Hoskins Is Leading Phillies Young Core Back To Relevance | Philly Views
September 19, 2017

Hoskins Is Leading Phillies Young Core Back To Relevance



It’s been an odd couple weeks in Major League Baseball. The Cleveland Indians won 22 consecutive games, which may or may not be a record. The Los Angeles Dodgers lost 15 out of 16 games, yet still have the best record in baseball. We enjoyed SpyGate 2.0, and Cody Bellinger tied the record for home runs by a rookie.

It’s a good thing for Bellinger, though, that Rhys Hoskins’ debut came just six weeks ago, or his hold on that record would be tenuous.

Lost amid the late-season chaos is possibly the most impressive start by a rookie in decades.

Since 1980, over 2500 rookies have stepped up to the plate over 100 times. None have a higher on-base plus slugging (OPS) than Rhys Hoskins.

On Thursday, Hoskins, who I’ve taken to calling HOFskins, because of his obvious future home in Cooperstown, hit his 18th home run in just his 34th game. That’s the fastest anyone has ever gotten to 18 home runs.

But of course this wasn’t big news—after all Hoskins was the fastest player to reach 10, 11, 12, 13, 14, 15, 16, and 17 as well.

Entering play on Sunday Hoskins was on pace for 81 home runs over a full season. He can’t keep hitting dingers at this rate. Barry Bonds’ record of 73 seems almost unreachable, but he could slow down quite a bit and still be one of the best hitters in baseball. 

This season, 428 players have recorded 100 plate appearances. Rhys Hoskins ranks fifth in walk rate, third in on-base percentage, first in slugging percentage, first in OPS, and for those of us who dig advanced stats, first in weighted on-base average (wOBA). And he’s a rookie.

He’s basically been the Joel Embiid of Major League Baseball, only without the injuries. In this stage of the rebuild, the Phillies, like the Sixers, are looking to move past the losing and begin the rise back to respectability.

Consider that the Phillies currently have baseball’s second-worst record, but in the second half, they’ve won nearly half their games.

As the team jettisoned the veterans, a weird thing happened: the rookies outplayed the vets.

Rhys Hoskins is the best example, but outfielder Nick Williams has quietly had a productive rookie season. Jorge Alfaro, the catcher with moonshot power and a cannon for an arm, has earned himself the starting job.

And that’s not to mention the Phillies’ top prospect, J.P. Crawford, who made his major league debut last week.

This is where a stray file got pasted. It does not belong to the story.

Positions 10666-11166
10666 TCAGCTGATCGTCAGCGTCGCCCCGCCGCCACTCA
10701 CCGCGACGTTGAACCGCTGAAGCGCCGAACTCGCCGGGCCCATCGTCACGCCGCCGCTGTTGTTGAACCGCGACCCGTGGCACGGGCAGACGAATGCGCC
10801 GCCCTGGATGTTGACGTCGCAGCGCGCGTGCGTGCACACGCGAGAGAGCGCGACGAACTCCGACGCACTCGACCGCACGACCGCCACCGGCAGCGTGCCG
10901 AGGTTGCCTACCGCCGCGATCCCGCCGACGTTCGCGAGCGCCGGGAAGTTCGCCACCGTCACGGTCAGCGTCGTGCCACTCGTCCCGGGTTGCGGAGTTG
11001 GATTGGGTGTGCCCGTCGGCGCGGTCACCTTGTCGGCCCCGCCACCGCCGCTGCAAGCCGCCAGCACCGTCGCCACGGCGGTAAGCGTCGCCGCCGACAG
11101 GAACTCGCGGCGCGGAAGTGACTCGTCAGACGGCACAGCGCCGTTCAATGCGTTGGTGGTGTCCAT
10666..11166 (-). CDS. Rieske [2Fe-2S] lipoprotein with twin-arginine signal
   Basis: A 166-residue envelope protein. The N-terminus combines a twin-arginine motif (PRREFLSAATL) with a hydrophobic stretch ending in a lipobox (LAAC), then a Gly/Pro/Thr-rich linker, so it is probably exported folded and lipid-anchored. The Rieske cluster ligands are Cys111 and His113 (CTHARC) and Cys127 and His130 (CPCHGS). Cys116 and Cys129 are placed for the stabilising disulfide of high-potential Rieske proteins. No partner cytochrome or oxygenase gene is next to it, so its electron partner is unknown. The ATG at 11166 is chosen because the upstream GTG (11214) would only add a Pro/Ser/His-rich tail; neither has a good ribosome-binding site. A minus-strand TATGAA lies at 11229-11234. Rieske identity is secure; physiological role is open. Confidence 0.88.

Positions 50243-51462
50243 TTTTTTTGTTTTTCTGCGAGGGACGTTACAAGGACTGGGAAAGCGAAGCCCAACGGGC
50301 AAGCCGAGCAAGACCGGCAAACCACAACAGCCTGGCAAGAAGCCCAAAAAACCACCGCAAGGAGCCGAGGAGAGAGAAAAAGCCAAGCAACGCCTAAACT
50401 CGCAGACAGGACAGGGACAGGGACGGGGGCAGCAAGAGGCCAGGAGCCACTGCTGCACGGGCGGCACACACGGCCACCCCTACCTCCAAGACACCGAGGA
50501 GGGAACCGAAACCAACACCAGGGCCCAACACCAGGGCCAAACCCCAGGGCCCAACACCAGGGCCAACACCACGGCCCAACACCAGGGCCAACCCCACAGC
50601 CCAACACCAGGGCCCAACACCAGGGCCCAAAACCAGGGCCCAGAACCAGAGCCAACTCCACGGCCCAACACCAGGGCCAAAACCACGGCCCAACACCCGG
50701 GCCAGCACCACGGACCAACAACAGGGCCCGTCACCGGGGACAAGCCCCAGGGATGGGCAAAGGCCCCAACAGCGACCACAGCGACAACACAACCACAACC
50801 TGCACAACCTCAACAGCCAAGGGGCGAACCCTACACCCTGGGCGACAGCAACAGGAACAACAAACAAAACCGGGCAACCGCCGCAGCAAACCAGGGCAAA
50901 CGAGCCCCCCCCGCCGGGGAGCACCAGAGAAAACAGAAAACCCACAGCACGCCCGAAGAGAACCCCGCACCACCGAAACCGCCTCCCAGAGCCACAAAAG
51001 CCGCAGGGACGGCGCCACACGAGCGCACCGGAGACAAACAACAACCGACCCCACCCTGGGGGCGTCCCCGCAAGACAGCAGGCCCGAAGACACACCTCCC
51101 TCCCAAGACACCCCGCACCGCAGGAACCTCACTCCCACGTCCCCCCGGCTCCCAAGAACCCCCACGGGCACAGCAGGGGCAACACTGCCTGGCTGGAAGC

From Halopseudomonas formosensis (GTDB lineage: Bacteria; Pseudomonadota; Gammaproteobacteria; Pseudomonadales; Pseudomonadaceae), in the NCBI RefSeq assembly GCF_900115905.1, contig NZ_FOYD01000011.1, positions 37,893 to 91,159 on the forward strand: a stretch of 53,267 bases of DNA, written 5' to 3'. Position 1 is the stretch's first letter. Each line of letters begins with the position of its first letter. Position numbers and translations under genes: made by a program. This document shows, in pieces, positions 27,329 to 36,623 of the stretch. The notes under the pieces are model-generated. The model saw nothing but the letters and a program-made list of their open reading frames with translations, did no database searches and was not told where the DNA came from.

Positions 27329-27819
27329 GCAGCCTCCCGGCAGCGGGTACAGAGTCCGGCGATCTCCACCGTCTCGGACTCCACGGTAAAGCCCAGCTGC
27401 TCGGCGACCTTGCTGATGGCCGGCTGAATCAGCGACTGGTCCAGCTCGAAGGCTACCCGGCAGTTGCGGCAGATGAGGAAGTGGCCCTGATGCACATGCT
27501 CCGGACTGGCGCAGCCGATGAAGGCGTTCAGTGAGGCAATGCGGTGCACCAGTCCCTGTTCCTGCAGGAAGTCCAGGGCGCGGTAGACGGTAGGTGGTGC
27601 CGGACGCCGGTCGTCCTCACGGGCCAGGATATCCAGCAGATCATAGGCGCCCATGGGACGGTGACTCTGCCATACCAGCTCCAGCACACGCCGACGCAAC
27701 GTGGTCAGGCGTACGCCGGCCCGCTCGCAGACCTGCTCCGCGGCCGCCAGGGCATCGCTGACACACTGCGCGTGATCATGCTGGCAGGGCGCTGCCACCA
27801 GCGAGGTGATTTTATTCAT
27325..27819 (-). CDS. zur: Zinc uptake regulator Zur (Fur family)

The oft-maligned Odubel Herrera, a divisive figure among Phillies fans, had a dreadful first half. His oftentimes bone-headed play earned the derision of sports radio hosts, but to the delight of bat flip-loving public, he’s been the most valuable position player in baseball in the second half, according to FanGraphs WAR statistic.

He’s been the best player on the Phillies for three years, and the joie de vivre he brings to the game is refreshing in a sport too often concerned with unwritten rules.

 

In the rotation, starting pitcher Aaron Nola has dealt with injuries, but has produced when on the field.

At times this season Nola has looked unhittable; he had a streak of ten starts where he allowed just thirteen runs and struck out more than a batter per inning. He did it again on Wednesday, when he struck out 11 Miami Marlins and allowed just one run in seven innings.

Unfortunately, the rest of the rotation has floundered. Jerad Eickhoff has taken a step back after a strong 2016 season, and Vince Velasquez has been unable to stay healthy enough to tap into his vast potential. He seems destined to be a late-inning reliever.

Shoring up the rotation should be the front office’s top priority this offseason.

The Phillies should try to sign Japanese import and two-way player Shohei Otani, who’s spent the past few years carving up NPB hitters on the mound and mashing dingers at the plate. He will be very cheap due to the MLBs limits on international signings, but Otani will be able to sign with any team he likes, so the Phillies will have plenty of competition for his services.

If the Phillies strike out with him, they could pursue free agents or look to the trade market to fill the holes in the rotation. Second baseman Cesar Hernandez seems like a logical trade candidate.

His combination of high on-base percentage and strong defense make him a valuable player, but the emergence of second base prospect Scott Kingery has made Hernandez somewhat expendable.

Those are questions for November, though.

The important part to the last couple weeks of the Phillies season is that the second-half surge has been led by young players, and with Phillies like Nola, Williams, and especially Hoskins establishing themselves as members of the young core, the team looks poised to climb the standings in 2018.

All statistics current entering play on Sunday.

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